Jennika Virhia

Title: Exploring animal and human health seeking pathways in agropastoral communities in Northern Tanzania

About Jennika: Having witnessed firsthand the importance of livestock to the livelihoods of people living in Tanzania, Ghana and India I am very grateful to be working within a broad interdisciplinary network of fellow researchers working towards the common goal of reducing the burden of zoonoses to people living in impoverished areas. I have a BSc in Geography and an MSc in Environment and Sustainable Development, both from the University of Glasgow and I am keen to bring the knowledge and skills I have gained throughout these degrees to this ZELS project. I have previously conducted research on local perceptions of coastal and marine ecosystem services in Tanzania which I believe ties in well with the ZELS projects which aim to consider human, animal and environmental health as one and not as disparate entities. 

I am very much looking forward to embarking on my 2nd year of my ZELS-AS PhD where, with renewed focus, I can put the theory and literature to practice in the field. I can only imagine that the knowledge acquired, experiences gained and connections made will match, if not surpass, the year before.

Contact Jennika:; Twitter: @jennika23; Skype: jvirhia

About the Project: There are three dimensions to my project. Firstly, in the recognition that so socio-cultural context is important for understanding and adopting health interventions I am aiming to understand local aetiologies and epistemologies of health, illness, maladies and treatments with a particular focus on vaccines. This will then give a broader appreciation of the different routes people take in seeking both human and animal healthcare – drawing on pathways analysis inspired from social autopsy methods to document this. Subsequently, I am aiming to undertake a qualitative social network analysis to determine who the main gatekeepers of knowledge on health treatments and vaccines are and how this is accessed by members of the community. The intention of undertaking these three objectives is to gauge how network embeddedness impacts upon an individual’s agency to access animal and human healthcare in an agropastoral context.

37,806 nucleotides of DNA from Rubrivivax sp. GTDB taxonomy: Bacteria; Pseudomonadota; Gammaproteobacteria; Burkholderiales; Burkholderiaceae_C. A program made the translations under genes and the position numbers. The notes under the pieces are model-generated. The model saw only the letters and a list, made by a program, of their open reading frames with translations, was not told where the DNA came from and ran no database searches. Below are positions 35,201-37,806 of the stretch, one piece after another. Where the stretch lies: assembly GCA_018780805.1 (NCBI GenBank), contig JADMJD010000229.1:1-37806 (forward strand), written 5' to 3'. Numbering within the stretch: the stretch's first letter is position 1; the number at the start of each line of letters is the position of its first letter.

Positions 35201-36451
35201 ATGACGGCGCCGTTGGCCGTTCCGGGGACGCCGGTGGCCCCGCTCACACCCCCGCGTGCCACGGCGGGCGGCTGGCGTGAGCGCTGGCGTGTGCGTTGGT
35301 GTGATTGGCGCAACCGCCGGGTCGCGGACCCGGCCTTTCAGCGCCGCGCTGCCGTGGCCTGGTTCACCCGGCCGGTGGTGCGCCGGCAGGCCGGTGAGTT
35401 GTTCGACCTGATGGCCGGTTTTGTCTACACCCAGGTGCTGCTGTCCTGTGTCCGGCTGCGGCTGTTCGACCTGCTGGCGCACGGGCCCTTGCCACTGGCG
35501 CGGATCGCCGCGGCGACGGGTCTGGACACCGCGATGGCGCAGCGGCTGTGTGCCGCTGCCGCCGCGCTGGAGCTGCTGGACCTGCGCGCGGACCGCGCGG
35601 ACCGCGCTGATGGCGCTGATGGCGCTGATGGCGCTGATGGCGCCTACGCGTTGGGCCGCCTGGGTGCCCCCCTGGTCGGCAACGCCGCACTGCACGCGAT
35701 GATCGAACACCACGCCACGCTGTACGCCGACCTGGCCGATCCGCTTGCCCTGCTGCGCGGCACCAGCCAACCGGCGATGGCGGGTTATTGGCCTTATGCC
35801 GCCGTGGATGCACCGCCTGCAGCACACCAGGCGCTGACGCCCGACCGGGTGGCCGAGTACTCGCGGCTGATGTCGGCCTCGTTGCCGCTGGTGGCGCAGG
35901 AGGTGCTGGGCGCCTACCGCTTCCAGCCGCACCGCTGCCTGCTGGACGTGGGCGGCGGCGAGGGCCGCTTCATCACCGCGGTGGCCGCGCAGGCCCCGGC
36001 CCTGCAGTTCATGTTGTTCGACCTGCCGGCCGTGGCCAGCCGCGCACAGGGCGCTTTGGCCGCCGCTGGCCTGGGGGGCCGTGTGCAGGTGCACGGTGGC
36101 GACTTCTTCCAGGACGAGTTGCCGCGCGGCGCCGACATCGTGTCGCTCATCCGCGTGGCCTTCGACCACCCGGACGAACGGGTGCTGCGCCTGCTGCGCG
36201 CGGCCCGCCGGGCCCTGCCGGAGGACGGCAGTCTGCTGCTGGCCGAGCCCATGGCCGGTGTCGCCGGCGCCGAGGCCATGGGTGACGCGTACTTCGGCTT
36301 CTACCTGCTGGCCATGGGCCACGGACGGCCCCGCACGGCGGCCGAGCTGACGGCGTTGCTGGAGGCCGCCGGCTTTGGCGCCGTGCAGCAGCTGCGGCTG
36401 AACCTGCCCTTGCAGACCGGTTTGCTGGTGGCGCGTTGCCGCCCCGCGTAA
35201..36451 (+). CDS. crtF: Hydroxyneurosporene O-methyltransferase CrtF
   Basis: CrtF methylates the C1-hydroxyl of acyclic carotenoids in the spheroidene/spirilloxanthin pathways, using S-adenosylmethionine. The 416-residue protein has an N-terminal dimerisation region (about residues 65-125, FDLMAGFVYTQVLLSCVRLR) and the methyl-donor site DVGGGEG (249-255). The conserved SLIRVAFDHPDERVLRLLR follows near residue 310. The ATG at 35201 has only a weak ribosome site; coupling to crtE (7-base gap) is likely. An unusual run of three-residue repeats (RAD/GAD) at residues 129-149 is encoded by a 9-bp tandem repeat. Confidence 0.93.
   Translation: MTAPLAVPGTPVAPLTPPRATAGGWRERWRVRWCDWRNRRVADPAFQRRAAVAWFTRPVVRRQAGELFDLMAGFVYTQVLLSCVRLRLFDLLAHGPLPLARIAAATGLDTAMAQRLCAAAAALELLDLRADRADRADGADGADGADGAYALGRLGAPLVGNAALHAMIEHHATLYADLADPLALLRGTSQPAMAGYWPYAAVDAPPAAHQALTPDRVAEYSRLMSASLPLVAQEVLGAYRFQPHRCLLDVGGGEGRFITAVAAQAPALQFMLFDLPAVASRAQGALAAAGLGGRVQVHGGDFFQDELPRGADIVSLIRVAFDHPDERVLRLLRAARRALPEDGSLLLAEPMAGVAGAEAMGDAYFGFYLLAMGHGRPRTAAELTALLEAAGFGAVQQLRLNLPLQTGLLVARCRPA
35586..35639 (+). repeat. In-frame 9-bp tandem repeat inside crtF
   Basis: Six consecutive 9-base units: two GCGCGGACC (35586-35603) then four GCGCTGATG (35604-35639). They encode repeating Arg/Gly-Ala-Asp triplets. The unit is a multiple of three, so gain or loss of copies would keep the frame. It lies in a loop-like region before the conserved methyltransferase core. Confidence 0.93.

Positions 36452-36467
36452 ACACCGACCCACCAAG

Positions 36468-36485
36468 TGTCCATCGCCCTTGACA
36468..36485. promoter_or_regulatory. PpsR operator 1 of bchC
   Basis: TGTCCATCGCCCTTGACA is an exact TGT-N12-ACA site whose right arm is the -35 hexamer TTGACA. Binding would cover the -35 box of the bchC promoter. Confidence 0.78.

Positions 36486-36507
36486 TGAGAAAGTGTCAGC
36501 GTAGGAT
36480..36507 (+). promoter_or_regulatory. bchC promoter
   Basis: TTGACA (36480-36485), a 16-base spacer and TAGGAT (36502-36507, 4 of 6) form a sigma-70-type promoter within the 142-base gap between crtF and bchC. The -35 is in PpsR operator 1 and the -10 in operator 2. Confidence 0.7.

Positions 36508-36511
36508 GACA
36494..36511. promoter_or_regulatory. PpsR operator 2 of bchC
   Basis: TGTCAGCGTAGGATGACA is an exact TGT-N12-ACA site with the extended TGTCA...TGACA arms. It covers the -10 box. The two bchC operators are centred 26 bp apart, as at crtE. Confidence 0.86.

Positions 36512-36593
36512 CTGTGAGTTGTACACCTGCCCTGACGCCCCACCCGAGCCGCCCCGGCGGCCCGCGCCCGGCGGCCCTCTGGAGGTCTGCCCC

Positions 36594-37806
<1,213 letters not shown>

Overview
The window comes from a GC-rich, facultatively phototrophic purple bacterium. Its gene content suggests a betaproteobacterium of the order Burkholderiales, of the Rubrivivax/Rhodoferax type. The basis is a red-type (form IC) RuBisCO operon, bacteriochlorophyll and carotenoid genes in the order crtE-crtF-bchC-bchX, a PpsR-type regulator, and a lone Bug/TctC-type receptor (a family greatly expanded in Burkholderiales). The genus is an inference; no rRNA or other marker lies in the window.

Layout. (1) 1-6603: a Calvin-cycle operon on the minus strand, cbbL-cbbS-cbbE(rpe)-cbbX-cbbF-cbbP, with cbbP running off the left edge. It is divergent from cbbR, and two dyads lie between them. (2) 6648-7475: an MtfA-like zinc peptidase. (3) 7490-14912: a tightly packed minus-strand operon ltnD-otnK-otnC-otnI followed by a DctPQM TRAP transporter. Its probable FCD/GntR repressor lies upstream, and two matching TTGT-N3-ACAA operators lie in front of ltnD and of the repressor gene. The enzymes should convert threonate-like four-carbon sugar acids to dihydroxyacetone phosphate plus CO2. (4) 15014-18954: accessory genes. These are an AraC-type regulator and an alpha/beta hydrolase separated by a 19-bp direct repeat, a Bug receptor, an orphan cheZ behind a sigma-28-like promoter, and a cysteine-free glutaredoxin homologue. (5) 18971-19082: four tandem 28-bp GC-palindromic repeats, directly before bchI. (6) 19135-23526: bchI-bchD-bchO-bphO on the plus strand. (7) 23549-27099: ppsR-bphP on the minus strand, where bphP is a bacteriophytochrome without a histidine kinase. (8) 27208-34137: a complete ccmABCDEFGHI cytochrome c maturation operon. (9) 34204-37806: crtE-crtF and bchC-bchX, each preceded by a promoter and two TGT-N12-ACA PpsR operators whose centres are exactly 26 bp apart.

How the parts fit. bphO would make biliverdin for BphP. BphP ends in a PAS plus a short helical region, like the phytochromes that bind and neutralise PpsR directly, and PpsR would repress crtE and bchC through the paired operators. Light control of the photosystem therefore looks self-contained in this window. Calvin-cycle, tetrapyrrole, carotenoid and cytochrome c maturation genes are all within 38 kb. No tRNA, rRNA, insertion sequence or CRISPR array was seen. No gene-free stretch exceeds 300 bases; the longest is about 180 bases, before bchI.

I am based at the University of Glasgow and will spend substantial amounts of time in pastoral and agro-pastoral areas in Northern Tanzania. This PhD studentship is linked with the project investigating Social, Economic and Environmental Drivers of Zoonoses in Tanzania (SEEDZ) (Co-PIs: Prof. Sarah Cleaveland and Prof. Jo Sharp). The inter-disciplinary supervisory team will be drawn from researchers at the University of Glasgow, Nelson Mandela African Institution of Science and Technology, Tanzania, and partner institutions in the ZELS consortium, with expertise in qualitative understandings of health, epidemiology, and social sciences.

Supervisor: Prof Jo Sharp (Main supervisor, Glasgow), Dr Alicia Davis (Glasgow) and Dr Emma Laurie (Glasgow), Dr. Gabriel Shirima (Nelson Mandela African Institution of Science and Technology)